1. Very true…my husband works with a program here in Cuenca, but there is a lot to do, and not enough support, many times, but we have to start somewhere. Ensuring a more stable childhood(note: the basic childhood necessities don’t really come with technological “toys”, they comes with lots of love, discipline and responsibility taught at an early age) that could mitigate the urge for a life of crime….we need to lower the number of disfunctional families.

    2. Social rehab centers is an euphemism for jail, more like living in hell if you have no contacts. For a guy like that it means a nice cell with t.v., good food, other non violent inmates as partners, no harassment and probably even an internet connection.

  2. This seems pretty transparent. Pareja was shielding Glas who was in turn, shielding Correa. Correa hand picked Glas to remain as VP in order to continue providing cover for the whole corrupt house of cards, which is now collapsing. Moreno seems to have the integrity to prosecute the crooks and let the chips fall where they may. faulkner is now in exile and is scratching his head about who to defend, but beth will be along any minute to defend the remaining AP crooks that are still on the take. I just hope she gives me my green Lenin T-Shirt before it is seized as material evidence.

    1. Unfortunately there are people in this world whose loyalty to a political party or cult of personality is greater than their loyalty to the country in which they reside.

    2. To me it was always obvios that keeping Glas on as VP was done for the purpose of keeping the Correa era secrets under wraps. I’m surprised that you seem to be the first person who has mentioned it, you would think it would be common knowledge. It also goes against the spirit of the democratic process for the last VP of a decade long presidency to remain in the VP position.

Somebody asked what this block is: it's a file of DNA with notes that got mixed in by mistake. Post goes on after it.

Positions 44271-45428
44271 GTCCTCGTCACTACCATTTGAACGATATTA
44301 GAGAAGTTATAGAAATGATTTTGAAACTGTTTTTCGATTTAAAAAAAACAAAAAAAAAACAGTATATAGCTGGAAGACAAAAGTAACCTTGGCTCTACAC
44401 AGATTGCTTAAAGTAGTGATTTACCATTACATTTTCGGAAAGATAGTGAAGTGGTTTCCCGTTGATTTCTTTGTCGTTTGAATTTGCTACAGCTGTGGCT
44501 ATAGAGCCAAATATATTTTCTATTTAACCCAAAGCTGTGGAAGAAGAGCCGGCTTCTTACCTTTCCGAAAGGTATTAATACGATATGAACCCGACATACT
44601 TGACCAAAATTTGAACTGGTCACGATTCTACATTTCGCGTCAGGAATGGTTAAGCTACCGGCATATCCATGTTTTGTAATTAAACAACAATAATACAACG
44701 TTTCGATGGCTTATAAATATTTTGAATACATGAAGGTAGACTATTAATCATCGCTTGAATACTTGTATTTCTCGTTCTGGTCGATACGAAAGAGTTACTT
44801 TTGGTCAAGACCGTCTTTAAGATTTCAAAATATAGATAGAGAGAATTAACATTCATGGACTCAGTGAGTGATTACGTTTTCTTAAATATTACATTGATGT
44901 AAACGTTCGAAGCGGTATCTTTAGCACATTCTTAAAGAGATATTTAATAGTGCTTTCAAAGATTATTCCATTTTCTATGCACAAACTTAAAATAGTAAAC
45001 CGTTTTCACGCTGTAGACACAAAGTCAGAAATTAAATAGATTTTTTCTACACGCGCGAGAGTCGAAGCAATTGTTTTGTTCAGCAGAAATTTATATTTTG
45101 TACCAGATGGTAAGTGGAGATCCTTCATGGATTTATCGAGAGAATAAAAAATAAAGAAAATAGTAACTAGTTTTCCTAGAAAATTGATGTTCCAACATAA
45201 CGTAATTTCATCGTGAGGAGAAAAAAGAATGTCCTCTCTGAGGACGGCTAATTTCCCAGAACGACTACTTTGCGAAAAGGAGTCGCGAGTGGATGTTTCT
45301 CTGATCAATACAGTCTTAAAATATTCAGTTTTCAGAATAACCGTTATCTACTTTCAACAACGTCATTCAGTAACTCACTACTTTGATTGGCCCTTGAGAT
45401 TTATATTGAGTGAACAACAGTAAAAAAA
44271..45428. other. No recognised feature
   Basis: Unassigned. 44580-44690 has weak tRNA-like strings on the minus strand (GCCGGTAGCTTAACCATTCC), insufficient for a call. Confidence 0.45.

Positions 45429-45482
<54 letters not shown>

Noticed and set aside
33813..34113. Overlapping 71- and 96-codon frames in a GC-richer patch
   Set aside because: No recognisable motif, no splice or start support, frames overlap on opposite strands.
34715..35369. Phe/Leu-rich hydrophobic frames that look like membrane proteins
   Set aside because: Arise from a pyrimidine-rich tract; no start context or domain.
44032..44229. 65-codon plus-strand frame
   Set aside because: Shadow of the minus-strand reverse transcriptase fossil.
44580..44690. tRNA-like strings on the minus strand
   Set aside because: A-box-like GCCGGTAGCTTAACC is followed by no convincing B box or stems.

1. Your hindsight is spot on and while I have suspected this for a while, I like to have a bit of empirical evidence before I make such claims. I think we have that evidence now.

        1. Ditto… I might add that this has occurred to many people, but up till now, no-one has felt safe enough to voice that opinion.

          1. Political correctness prevents many people from speaking their mind. Political correctness isn’t a social disease that I’m afflicted with.

  3. I have always found the president of the assembly–José Serrano– to be a pretty shrewd and principled guy, and to a certain extent his own man, unlike most of the sheep in AP. I hope I am right.

    1. You are wrong. Correa, Serrano, Moreno, Glas. All innocent or all guilty? Somebody wanted 15% coima and his surname didn’t begin with C, S or G.

  4. Another crook taking bribes. Oh what a surprise (not) and disappointment. Taking bribes, lobbying (just another word for bribery), grand scale ponzi schemes and the list goes on as well as all of this is going on everywhere. Hopefully, the new Pres. is an honorable man and will do his best to try and clean up the corruption. Do you think that the new US Pres. is cleaning up the corruption and dishonesty. HaHaHaHaHa. Same old story different day different place.

    1. “Hopefully …. will do his best …” blah blah – hope is easily misplaced. Loyalty too. Once Correa is backed into a corner expect a ferocious attack that will implicate all.

      1. Rather like the fiery dragons of lore…it will be all hell breaking loose when whoever decides to open the can of worms actually does it, lots and lots of worms and then fire and brimstone….

Comments are closed.